Why Denmark Sounds Like A Nice Place to Live

Alyce Mckenzie, a professor of homiletics at Perkins School of Theology (Southern Methodist University), shares with us (at the Faith Forward blog) the story of her son’s return to suburban Dallas after spending a semester in Copenhagen.

McKenzie wonders how the people of Denmark can live in a relatively secular society and still be so content and stress-free. Here is a taste:

My 21-year-old son got home 3 days ago from a semester spent in Copenhagen, on a study abroad program sponsored by Southern Methodist University…Back in our suburban Dallas home, his American father grilled steaks on the patio and I wondered how long it would take him to get bored with suburban Texas life after life in Copenhagen.

Our convenience oriented, car-driven culture in suburban Texas is a far cry from life in Denmark — which, according to my recently returned raconteur, features some of the following: riding a bike or walking just about everywhere. having lights that go on and off automatically, recycling all glass bottles, drinking tap water, being able to let your baby in the best baby strollers bask in the sun a bit while you go in and pick up a few groceries for tonight’s meal, beautiful public spaces, green parks where people enjoy leisure time, high-speed and clean trains, not being obsessed with work to the point that family and leisure are devalued, and, by all accounts, a happiness factor that exceeds ours…

…In his 2008 book, “Society Without God: What the Least Religious Nations Tell us about Contentment,” Phil Zuckerman (who lived in Denmark from 2005-2006) seeks to account for the fact that Denmark and Sweden have such high contentment quotients in light of the fact that worship of God and church attendance are minimal. His book is, in part, an attempt to counter conservative Christian pundits (Pat Robertson, Rush Limbaugh, Ann Coulter, William Bennett, Bill O’Reilly, and Paul Weyrich) who swear that a society without God is hell on earth. No, says Zuckerman, based on his experience in Scandinavia. Life in an irreligious democracy can actually be quite pleasant and civil. Denmark and Sweden are strong, safe, healthy, moral, prosperous societies.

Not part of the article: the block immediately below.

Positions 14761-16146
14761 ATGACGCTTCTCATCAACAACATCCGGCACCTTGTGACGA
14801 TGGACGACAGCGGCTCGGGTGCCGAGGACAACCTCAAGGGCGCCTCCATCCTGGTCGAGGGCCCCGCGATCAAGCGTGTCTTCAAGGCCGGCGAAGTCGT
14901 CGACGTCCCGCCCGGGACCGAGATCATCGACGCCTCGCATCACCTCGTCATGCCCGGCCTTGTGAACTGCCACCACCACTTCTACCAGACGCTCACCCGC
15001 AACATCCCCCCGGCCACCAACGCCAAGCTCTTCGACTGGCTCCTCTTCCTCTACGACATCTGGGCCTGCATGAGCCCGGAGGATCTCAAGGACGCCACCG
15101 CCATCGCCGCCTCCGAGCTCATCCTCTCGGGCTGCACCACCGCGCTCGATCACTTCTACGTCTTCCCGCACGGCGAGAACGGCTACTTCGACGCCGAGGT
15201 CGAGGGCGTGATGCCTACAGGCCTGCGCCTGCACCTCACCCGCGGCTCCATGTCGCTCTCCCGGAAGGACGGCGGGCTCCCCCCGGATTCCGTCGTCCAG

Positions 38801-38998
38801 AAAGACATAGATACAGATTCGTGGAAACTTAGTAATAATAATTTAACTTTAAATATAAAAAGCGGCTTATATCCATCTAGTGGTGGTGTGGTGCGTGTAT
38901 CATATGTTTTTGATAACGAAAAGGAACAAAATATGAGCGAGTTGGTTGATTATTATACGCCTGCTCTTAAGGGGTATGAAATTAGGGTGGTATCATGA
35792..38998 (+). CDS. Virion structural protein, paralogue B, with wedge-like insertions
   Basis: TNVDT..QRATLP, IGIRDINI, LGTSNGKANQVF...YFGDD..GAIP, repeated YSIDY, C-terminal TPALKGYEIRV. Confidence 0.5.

…Zuckerman seeks to discover the “unique contours of the world views of secular men and women who live their lives without a strong religious orientation.” Many are “cultural Lutherans,” who have their children baptized and confirmed and who marry in the church because it is the traditional “thing to do.” But they tend to operate out of a rational, scientific worldview, not invested in questions of the holiness of the Bible, the reality of the resurrection, or the existence of heaven or hell.

How, wonders Zuckerman, do they deal with questions about the meaning of life and the approach of death? His basic findings are that Danes seem to focus on gratitude for the pleasures and gifts of life right now: family, work, and the beauties of the natural world. They are more interested in their family, home, bikes, careers, weather, and favorite British or Brazilian soccer players than questions of the meaning of life and the existence of heaven and hell. Many of the people he interviewed did not seem fearful about the fact of physical death or particularly curious about whether it was the end of life or if there was an afterlife…

It is interesting to see one’ own life (in the context of one’s culture) through the lens of someone with recent, firsthand experience of another cultural context. I know that I am driven by the Protestant work ethic in my vocation as a Professor of Preaching, always striving to learn more and speak more effectively and teach others to do the same. I spend just about all my time thinking about the meaning of life and the significance of the Bible and better ways to share the good news of Jesus Christ. I derive meaning, joy and purpose from my faith. But it’s hard for me to look up from my list of things to do long enough to live in the moment or bask in relationships. It’s hard for me to shift my focus from goals to gratitude for the gift of life in the here and now….

Living in Denmark has had an impact on my son. I predict that he will seek a life that is more communal and relational than the life of individual-achievement-at-all-costs that is a popular version (or perversion) of the American Dream…